Among its myriad applications, biofuel made from industrial hemp is a viable alternative to fossil fuels. Yet the idea of energy from hemp is nothing new.
Auto maker Henry Ford is first known to have used hemp as a fuel. His well-known prototype “hemp car” was unveiled in 1941 and not only featured components made from industrial hemp, which Ford grew on his estate, but was powered by 100% hemp ethanol.
Hemp’s need for little water and fertilizer, and almost no pesticides and herbicides, makes it more eco-friendly than other crops—such as corn, various grains, oil palm, and sugar beets—that can also be used as a basis for biofuels. In addition, hemp can grow in soils that are less fertile than soils required for food production so it does not displace food crops. Since hemp returns up to 70% of its nutrients to the earth, soils are typically in better condition after hemp cultivation than when first planted. Both biodiesel and bioethanol can be produced from industrial hemp.
Biodiesel is made by refining oils and fats, most commonly vegetable oil, and is commonly blended with methanol. Hemp seed has an oil content of 30 to 35% of its seed weight and yields approximately 511 gallons of oil per acre. Traditional diesel fuel is often blended with biodiesel at a ratio of 80% / 20%. Blends can range from 2% to 100% biodiesel, and any diesel vehicle can run on biodiesel without modification. Biodiesel fuel from hemp is safe to store and biodegradable. The use of biodiesel can extend the life of engines, compared with petroleum diesel fuel, while performance is unaffected. And biodiesel smells like the plant from which it’s derived, replacing the noxious smell typically associated with petroleum-based diesel.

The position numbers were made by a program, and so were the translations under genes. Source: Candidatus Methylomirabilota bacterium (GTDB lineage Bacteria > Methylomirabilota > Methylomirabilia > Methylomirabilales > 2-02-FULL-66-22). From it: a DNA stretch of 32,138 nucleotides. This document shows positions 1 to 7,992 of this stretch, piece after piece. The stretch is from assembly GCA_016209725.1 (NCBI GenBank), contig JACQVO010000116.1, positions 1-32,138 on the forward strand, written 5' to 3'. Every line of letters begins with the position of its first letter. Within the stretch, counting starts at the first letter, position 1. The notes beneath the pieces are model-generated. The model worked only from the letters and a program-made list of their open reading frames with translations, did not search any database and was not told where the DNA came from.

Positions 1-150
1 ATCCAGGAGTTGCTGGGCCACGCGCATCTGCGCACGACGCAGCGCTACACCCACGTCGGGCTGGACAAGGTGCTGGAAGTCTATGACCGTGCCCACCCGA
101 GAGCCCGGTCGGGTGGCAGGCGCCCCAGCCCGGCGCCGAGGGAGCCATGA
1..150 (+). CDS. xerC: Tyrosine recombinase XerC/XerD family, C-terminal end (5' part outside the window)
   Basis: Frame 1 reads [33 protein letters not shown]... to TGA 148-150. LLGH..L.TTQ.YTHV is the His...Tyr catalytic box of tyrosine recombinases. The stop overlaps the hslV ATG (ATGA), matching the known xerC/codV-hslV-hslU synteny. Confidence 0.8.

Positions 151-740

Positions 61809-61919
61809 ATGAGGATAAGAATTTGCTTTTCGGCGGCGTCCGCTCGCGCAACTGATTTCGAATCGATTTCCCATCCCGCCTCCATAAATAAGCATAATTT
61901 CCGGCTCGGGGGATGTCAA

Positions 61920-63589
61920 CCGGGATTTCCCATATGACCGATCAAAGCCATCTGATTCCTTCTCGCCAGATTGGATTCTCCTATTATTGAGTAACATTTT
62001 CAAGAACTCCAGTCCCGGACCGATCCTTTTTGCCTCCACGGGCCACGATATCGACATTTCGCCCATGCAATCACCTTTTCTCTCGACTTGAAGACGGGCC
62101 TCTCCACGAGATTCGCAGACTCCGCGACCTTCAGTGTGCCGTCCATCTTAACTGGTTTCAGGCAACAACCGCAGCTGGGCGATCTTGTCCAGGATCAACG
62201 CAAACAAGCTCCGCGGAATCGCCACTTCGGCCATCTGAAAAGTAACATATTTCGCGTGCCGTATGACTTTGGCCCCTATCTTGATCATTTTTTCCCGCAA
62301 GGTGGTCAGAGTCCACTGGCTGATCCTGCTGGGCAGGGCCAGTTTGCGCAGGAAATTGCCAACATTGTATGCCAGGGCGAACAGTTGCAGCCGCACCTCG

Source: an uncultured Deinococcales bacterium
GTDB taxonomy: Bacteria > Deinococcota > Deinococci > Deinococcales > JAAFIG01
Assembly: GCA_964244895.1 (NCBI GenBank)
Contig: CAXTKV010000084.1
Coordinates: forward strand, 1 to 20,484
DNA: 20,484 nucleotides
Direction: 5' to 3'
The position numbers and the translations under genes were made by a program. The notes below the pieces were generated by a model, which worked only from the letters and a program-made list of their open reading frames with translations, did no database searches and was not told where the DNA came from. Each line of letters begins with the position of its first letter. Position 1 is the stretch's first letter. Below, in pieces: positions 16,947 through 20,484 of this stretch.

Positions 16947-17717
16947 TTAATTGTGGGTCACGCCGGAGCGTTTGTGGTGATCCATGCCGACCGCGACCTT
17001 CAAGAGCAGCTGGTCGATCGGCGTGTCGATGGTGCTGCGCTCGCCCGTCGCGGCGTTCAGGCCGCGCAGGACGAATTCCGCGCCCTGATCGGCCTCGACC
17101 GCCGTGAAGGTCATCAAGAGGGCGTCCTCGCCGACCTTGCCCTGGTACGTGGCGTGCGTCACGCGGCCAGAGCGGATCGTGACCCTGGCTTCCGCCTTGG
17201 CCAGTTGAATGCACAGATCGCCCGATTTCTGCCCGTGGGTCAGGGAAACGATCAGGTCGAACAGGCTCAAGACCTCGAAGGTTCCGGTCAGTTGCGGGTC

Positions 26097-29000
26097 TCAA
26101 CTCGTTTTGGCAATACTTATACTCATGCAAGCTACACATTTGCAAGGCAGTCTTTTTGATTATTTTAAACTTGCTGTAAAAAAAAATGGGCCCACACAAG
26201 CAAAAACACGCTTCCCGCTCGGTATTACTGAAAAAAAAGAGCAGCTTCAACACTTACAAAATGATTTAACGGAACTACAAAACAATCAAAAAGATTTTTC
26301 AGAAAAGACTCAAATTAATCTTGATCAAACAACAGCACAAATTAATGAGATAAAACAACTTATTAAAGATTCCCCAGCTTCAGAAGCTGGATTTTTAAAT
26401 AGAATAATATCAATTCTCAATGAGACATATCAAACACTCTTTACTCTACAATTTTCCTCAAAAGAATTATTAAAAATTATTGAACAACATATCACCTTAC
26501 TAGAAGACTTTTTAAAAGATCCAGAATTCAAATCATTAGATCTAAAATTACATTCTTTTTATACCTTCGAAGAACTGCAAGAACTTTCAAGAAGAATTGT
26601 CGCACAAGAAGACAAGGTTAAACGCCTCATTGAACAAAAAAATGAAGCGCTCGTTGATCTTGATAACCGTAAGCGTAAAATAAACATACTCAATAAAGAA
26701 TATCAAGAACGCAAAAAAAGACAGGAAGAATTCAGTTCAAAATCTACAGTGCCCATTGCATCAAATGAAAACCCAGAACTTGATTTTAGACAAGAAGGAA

Research conducted at the University of Connecticut used virgin hemp seed oil to create biodiesel using a standardized process called transesterification. Tests in the university’s Biofuels Testing Laboratory revealed that hemp biodiesel had a high efficiency of conversion with 97% of the hemp oil converted to biodiesel. Test results also suggest it could be used at lower temperatures than any biodiesel currently on the market.
Bioethanol is made from the remaining parts of the hemp plant through a fermentation process. Ethanol is usually blended with gasoline; vehicles with standard gasoline engines can operate with up to 10% ethanol. Vehicles designed to run on flexible fuels can use up to an 80% ethanol mixture. In some countries where biofuel is commonly used, such as Brazil, some cars are designed to run on 100% bioethanol.
Hemp’s safe, cost-effective biofuels can contribute to an energy-independent America. It’s carbon sequestering properties help clean the air, rather than pollute it, in the fight against climate change. Hemp-sourced energy is yet another exciting application of the versatile, industrial hemp plant.